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All You Need to Know about Hyaluronic Acid – Superdrug
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All You Need to Know about Hyaluronic Acid

Hyaluronic Acid

Do you remember when leopard print was an up-and-coming fashion trend? Yes, us neither. Because what started off as a one-hit-runway-wonder soon became the norm. Well, hyaluronic acid is the ‘leopard print’ of the beauty world. It bounded on to the scene as a new, exciting ingredient and has now become a skincare saviour in its own right – and shows no signs of disappearing anytime soon.

Hyaluronic Acid

What is Hyaluronic Acid?

Don’t let the ‘acid’ part of the ingredient fool you into thinking it’s harmful. In scientific terms, hyaluronic acid (HA) is a natural substance found in the body – mostly in the joints, connective tissue and eyes. Each molecule has the ability to hold 1,000 times its weight in water which makes it a super hydrating compound.

As the body ages, the natural production of HA slows down and so does the ability to preserve moisture.

Why is it Used in Skincare?

When this molecule is used in skincare, it essentially acts like a sponge to revitalise the skin’s outer layer. And we all know, when skin is hydrated it looks more luminous and rejuvenated. So it’s no surprise this ingredient is used predominately in the anti-ageing skincare realm.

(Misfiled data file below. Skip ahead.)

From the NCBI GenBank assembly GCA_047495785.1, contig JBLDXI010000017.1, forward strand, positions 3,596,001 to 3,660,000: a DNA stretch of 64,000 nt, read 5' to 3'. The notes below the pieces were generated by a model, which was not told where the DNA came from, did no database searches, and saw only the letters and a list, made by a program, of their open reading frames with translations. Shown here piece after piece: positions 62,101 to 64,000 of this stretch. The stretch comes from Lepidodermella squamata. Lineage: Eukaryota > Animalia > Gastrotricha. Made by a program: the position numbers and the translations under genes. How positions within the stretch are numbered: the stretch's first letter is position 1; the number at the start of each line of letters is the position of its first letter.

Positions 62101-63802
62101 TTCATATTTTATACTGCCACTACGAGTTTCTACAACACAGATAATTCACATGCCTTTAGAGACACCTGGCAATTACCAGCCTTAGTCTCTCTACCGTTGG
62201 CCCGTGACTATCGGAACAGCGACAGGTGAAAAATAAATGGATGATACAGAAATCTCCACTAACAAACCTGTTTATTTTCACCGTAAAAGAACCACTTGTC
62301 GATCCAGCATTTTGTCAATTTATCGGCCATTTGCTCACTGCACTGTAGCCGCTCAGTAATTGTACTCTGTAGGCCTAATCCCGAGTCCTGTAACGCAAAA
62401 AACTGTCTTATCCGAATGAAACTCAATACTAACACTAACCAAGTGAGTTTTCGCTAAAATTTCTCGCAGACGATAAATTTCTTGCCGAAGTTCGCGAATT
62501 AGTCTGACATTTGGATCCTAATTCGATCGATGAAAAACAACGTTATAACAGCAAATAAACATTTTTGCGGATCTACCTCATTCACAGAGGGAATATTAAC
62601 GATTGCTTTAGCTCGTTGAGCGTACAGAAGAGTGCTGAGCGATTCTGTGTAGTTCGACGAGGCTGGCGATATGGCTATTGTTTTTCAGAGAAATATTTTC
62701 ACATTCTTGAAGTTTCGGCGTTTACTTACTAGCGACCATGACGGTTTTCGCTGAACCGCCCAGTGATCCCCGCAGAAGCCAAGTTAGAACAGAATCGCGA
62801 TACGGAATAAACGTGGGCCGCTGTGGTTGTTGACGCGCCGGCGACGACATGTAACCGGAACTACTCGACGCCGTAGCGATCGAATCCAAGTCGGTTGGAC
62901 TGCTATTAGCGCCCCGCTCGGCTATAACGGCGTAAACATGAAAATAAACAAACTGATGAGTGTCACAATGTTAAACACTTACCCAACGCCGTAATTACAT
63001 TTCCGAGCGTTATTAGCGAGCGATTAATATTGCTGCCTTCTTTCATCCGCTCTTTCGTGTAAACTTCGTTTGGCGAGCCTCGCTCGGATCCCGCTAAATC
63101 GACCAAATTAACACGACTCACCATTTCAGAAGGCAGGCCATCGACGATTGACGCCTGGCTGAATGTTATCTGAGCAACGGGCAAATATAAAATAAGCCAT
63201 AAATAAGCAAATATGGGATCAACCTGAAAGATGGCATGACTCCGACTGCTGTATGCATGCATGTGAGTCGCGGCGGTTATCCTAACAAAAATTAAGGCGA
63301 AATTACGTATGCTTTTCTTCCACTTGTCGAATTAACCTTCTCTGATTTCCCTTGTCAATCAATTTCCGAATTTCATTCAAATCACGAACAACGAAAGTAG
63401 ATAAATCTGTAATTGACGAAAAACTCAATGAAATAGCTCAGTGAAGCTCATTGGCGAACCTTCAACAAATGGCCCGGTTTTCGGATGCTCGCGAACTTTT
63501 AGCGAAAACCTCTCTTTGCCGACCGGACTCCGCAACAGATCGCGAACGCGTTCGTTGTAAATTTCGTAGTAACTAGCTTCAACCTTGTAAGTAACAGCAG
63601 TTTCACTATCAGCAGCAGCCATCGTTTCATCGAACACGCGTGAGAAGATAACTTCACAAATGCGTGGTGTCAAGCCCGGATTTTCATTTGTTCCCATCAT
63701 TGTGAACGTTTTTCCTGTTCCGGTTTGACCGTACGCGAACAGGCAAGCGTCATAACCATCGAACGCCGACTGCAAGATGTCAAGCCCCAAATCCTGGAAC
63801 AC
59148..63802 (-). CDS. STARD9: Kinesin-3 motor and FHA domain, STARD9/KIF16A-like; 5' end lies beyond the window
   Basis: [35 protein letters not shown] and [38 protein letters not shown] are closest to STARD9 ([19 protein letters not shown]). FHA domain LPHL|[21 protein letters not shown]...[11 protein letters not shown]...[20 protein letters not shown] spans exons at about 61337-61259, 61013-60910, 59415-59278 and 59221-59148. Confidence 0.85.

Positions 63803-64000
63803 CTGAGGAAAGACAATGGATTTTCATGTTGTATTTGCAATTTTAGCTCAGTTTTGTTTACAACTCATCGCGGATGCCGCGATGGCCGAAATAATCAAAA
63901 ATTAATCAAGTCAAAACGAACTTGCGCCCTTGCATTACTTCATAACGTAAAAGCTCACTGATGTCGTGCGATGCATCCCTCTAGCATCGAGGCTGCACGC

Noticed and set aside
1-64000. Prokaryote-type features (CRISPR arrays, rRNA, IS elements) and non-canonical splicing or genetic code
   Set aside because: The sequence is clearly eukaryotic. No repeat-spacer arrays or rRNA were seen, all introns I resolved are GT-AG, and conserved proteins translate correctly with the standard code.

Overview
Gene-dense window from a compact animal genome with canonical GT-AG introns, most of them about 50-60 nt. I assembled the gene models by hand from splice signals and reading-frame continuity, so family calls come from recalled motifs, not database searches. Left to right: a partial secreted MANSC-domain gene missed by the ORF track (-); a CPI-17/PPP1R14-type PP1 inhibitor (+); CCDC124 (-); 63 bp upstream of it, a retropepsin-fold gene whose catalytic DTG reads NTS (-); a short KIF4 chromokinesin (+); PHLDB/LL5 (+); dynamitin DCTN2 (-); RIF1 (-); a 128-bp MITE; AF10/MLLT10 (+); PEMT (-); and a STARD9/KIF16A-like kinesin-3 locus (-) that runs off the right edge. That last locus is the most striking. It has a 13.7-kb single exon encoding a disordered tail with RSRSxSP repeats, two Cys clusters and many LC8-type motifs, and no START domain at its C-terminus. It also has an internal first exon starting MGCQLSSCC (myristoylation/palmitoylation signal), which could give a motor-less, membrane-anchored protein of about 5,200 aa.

Boasting toning, firming and plumping properties, hyaluronic acid-infused products are commonly considered a temporary solution to a younger-looking complexion. Bye bye wrinkles!

How do I know if my Skincare Regime features Hyaluronic Acid?

It’s mostly found in creams, serums and face masks but always read the label to see if the product is enriched with hyaluronic acid or if it helps boosts the production of it. Nowadays, as we’ve all wised up to the benefits of it, beauty brands love to scream and shout when a product features this magical ingredient – so it shouldn’t be too hard to spot!

However, it can be present in many forms on a beauty label as there are many derivatives of it. Look out for sodium hyaluronate, hydrolysed hyaluronic acid and sodium acetyl hyaluronate, as all of these boast the same properties as hyaluronic acid.

The ingredient can also be used in dermal fillers as a result of its richly hydrating properties.

Want to wise up on your beauty lingo? Check out our A-Z of buzzwords.

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